Tellingly, it’s FB Timothy McVey who really moves the chains.  McVey has just 93 carries, but he’s taken them for 612 yards (6.6 yards/carry).  Similarly, Air Force doesn’t have any receivers with the kind of gaudy numbers that Robinette put up last year, but their top five wide-outs all average more than 20 yards per catch, and WR Ronald Cleveland has 7 catches for an unbelievable 201 yards (28.7 yards/catch!) and 2 touchdowns.  Defenses are selling out to stop the Falcons’ ground attack, and that’s leaving big plays down the field.  Granted, a 50% completion percentage isn’t ideal, but as we’ve seen with the Black Knights, a triple-option passing attack doesn’t have to be super-efficient to make a big impact in games.  
Air Force’s offense is a potent machine.  They stand 3rd in the nation in rushing with 350.4 yards/game and 19th in scoring with an outstanding 38.3 points/game.  Even in games that the Zoomies have lost, they’ve often hung gaudy numbers on the scoreboard.
Air Force’s problem to date has been its inexperience on defense, especially in the running game.  On the season, the Falcons’ defense has allowed 1,855 yards rushing on 291 carries (6.37 yards/carry -- ouch!) with 21 rushing touchdowns.  That works out to a distinctly suboptimal 231.9 yards rushing/game, good for 118th of 130 FBS teams.  Granted, some of this is down to opponents.  Among others, the Zoomies have faced Navy and NMSU, both top tier rushing offenses.  In the Navy game especially, the Falcons let SB Malcolm Perry and Abey both get outside for exceptionally long runs.  The Mids got up 28-10 in the 2nd quarter before Worthman and company came storming back to make the game a 48-45 shootout.  For a game featuring two triple-option offenses, Navy-Air Force looked almost like it belonged in the Arena League.
But with the exception of their game against Colorado State, that’s kind of how the Falcons’ season has gone.  Air Force currently stands 100th overall in scoring defense, allowing a not-impressive 32.6 points per game overall.  Given their typical time-of-possession advantage, that’s really a lot of points allowed.  If their offense wasn’t playing absolutely lights-out, the Falcons would have been dead and buried months ago.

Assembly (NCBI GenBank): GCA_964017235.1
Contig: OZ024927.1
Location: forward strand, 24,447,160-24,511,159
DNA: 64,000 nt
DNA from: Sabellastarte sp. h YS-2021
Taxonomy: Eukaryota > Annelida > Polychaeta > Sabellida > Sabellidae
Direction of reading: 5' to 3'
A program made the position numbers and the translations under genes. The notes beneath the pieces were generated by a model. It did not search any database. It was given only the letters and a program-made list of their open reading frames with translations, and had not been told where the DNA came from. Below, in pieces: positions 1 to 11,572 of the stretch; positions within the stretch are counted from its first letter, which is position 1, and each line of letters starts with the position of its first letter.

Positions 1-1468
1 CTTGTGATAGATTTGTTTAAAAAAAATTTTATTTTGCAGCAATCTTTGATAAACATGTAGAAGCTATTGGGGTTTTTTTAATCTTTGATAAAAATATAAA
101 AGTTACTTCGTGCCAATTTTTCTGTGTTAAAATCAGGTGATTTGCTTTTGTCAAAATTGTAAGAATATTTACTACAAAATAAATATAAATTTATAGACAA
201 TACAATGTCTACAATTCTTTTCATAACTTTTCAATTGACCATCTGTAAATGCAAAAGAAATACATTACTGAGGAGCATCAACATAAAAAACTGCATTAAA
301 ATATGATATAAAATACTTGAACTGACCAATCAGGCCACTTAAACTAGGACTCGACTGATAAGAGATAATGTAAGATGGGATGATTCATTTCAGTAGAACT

It’s worth noting, however, that the Falcons’ defense was much better against CSU.  The Rams scored 28 points in the first half to keep Saturday’s game tied heading into halftime, but Air Force’s extreme time-of-possession advantage proved decisive.  The Falcons got up late and then forced multiple interceptions, turning what should have been a close game into a 45-28 rout.  Indeed, Air Force’s pass defense has been good by any measure.  They’re allowing just 162.8 yards/game passing.  That would be outstanding if they weren’t getting gashed so badly on the ground.  Against an air attack like the Rams’, however, it was more than enough to give the Falcons the win.
The Matchup
Air Force has been in a bunch of offensive-minded track meets this season, and Saturday’s game promises to be more of the same.  In the past, the Falcons have featured the most varied, most pass-heavy of the service academy offenses, but that’s less true this year.  In the games that they’ve won, Air Force has stolen a page from Army’s playbook, pounding the rock and dominating time-of-possession in order to keep more potent offenses on the sidelines.  Army and Air Force will both look to control the clock that way this weekend, leading to what is very likely going to be a short, brutally physical contest.  The winning team will almost certainly throw fewer passes.
Army P(Wins) vs. its schedule: Air Force Week.
The winning team will also make fewer mistakes, run more consistently productive drives, and perhaps create a decisive turnover.  Air Force has shown that it can score when it has to, but Army has consistently found ways to win, even when it hasn’t always gotten every possible break on the field.  I like Army’s chances to get a few more stops against the Falcons’ triple-option rushing attack, especially in short yardage situations.  However, as we saw last year at Michie, Worthman is an exceptional playmaker who can extend plays and make accurate throws outside of structure.  
Last year, it was these throws on the run that made the difference.  Army’s linebackers simply could not close in time to disrupt the Air Force passing game.  This year, Army is going to have to match the Falcons’ offensive output if it wants to win.  As they have these past few weeks, the Black Knights will need to make one more play than the opposition to take victory in what is going to be a close, hard fought game.
Final Thoughts
The betting line opened at Air Force (-6) but has since moved even further in the Zoomies’ direction.  As of this writing, most places are offering Army (+7.5) with Oddsshark’s computer model predicting a final score of Army 32.6, Air Force 33.7.  So the official prediction is that Air Force wins but that Army covers.  The over/under currently sits at 61.5.
It’s tough to argue with any of that, honestly.  This year’s Army Team has performed better and more consistently than last year’s team, but they don’t yet have the kind of signature wins that they got in 2016 against Temple, Wake Forest, and Navy.  Add in the problems that Army has seen playing at Air Force and their problems defensively against struggling offenses, and well, the Black Knights are in a spot where they need to prove it to have folks start believing in them nationally.
That’s okay.  As Rick Flair says, “To be the man, you’ve got to beat the man.” 
Air Force has owned the Commander-in-Chief series since the 1970s, and if Army wants to prove that it’s truly turned the corner, it’s going to have to go to Air Force and win.  Similarly, we’ll know that these Black Knights are different and better than past iterations if they find a way to beat Duke at home two weeks from now.  As overall benchmarks of the team’s progress, these two games will tell us a lot.
Army will wear the 4th Infantry Division patch this weekend.  Kickoff will be at 3:30 pm on the CBS Sports Network.